National Post: Championing a gentle approach to culture

Championing a gentle approach to culture

When Amanda Clarke joined Creative Options Regina (COR) to take on the new role of director of people and culture in 2019, she knew there was something special about the organization. “I discovered I can go to work, have fun, and know at the end of the day know that I am working on something more meaningful,” says Clarke, who is now chief culture officer. COR is a winner in the Canada’s Most Admired Corporate Cultures Awards’ Non-Profit and Broader Public Sector category.

Launched in Regina in 2009, COR serves a distinct role in the non-profit sector. It develops personalized support services for people experiencing disability. Rather than running group homes or placing individuals into programs, COR supports people living in their own homes, where they can discover their own talents and interests, live according to their own values, and strive to reach their personal goals.

What stood out for Clarke from the outset is the culture, she says. “The biggest change for me is the support of the people we work alongside day to day. That makes a huge difference in today’s workplace. While I am not on the front lines, our culture is also about serving our employees, bringing people together in a meaningful way, and building future leaders.”

Since its inception, the organization has embraced the philosophy of gentle teaching as an alternative approach to supporting people with disabilities. This culture of gentleness — which focuses on nurturing, teaching and sustaining the experience of connectedness, companionship and community — is woven into all aspects of the organization, from the people it hires and mentors, to the people supported and their family members.

“Gentle teaching is not just for the people we support, but for everybody,” says Clarke. “At the heart of it all is the connections with people. Our team is making a difference for each other and the lives of the people we support. That’s why we are all very passionate about what we do.”

COR also prides itself on its diversity. Currently, its employees represent upwards of 50 nationalities, many of whom recommend friends and family members to apply. “We have never had to advertise a position,” says Casey Sakires, employee experience advisor. “Our hires have all been by word of mouth. In fact, COR has never posted a frontline caregiver position. In the past year alone, we have received more that 450 applications.”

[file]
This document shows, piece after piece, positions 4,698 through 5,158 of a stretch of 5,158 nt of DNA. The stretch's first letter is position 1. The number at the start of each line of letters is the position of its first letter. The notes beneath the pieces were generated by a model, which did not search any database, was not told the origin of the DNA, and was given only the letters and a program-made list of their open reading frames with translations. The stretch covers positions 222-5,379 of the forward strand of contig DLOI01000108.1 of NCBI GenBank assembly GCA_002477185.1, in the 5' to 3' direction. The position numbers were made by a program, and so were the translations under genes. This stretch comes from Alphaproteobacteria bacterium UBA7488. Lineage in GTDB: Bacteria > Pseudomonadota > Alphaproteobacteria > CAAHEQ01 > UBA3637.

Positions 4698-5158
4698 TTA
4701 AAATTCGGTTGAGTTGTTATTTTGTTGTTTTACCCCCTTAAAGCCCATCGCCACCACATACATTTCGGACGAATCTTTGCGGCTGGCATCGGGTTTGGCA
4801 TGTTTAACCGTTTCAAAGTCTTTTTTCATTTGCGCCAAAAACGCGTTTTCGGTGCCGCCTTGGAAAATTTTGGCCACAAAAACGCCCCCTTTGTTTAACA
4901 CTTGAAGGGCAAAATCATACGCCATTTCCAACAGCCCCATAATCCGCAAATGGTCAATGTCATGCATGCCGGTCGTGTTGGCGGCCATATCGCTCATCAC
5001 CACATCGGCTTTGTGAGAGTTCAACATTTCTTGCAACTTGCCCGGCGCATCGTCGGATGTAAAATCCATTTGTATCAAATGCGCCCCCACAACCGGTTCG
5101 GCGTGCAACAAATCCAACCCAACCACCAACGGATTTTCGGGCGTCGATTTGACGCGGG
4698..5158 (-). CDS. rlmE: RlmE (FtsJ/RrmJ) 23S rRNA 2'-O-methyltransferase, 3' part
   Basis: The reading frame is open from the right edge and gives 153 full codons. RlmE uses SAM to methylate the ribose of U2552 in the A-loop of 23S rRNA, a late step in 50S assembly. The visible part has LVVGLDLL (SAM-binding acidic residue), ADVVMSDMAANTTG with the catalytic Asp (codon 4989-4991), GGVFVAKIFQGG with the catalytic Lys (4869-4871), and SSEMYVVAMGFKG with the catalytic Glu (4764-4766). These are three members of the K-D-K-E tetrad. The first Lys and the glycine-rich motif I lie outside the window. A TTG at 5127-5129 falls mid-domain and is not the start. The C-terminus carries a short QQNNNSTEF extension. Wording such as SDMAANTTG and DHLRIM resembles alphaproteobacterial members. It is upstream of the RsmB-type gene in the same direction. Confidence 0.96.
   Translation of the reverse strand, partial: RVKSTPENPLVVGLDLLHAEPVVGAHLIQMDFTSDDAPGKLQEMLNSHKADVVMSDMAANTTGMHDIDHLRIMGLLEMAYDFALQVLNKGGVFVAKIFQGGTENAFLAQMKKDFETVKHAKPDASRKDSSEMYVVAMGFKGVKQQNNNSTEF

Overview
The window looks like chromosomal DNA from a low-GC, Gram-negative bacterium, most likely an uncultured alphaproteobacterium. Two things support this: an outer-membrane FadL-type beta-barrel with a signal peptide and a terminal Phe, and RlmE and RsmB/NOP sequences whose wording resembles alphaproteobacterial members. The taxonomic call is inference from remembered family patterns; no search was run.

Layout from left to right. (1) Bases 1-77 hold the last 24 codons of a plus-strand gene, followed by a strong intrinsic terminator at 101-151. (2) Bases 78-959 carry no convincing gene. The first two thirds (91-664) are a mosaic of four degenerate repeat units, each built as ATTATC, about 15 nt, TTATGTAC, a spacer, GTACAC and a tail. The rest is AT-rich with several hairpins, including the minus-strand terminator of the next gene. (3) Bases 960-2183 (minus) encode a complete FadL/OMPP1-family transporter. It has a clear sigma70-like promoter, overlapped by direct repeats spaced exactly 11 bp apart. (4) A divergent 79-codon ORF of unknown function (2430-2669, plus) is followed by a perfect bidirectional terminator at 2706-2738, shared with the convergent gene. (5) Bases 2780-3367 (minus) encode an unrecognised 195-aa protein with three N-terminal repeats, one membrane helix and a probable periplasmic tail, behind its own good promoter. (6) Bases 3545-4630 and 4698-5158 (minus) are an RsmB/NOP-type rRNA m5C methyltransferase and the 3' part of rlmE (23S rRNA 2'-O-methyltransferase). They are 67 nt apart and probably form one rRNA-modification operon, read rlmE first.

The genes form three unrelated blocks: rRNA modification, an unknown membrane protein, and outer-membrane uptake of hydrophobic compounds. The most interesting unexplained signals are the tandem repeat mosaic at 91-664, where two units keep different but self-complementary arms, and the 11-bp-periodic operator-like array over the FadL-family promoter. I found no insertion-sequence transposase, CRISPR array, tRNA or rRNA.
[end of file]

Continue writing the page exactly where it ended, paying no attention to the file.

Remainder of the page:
Diversity is recognized and nurtured in the form of panel discussions, special luncheons and celebrations of festivals near and dear to employees, such as Ramadan, Diwali and Indigenous rituals. As Dhwani Purohit, a team leader, noted, “I was never able to share or experience Diwali in Canada. The way COR has celebrated Diwali — including support with lights, decorations, food and, most amazingly, all the guests participating in traditional dance from my (Gujarat side Garba) — was an experience which I would never be able to share without COR.”

“The events highlighting people’s journeys are eye-opening and educational for everyone,” notes Clarke. “We can see the joy in them being able to share their stories with an audience. It’s the culture that makes it possible. Hiring for fit is integral to sustaining COR’s culture, says Sakires. “A culture that makes people feel safe is so important in building relationships.”Understanding individual personal values and how they align with COR’s values is the primary focus of the first interview, he explains. “We are looking for that value set — in essence people who want to make a difference in someone’s life and be that consistent person for the people we support and serve. Most of the people we do hire don’t have care experience but do have the heart and the values that make COR a success.”

Every new hire’s journey starts with 30 hours of shadowing and up to three months of mandatory training in the fundamentals of gentle teaching, working with people with complex health needs, and learning about critical areas such as mental health support and suicide prevention.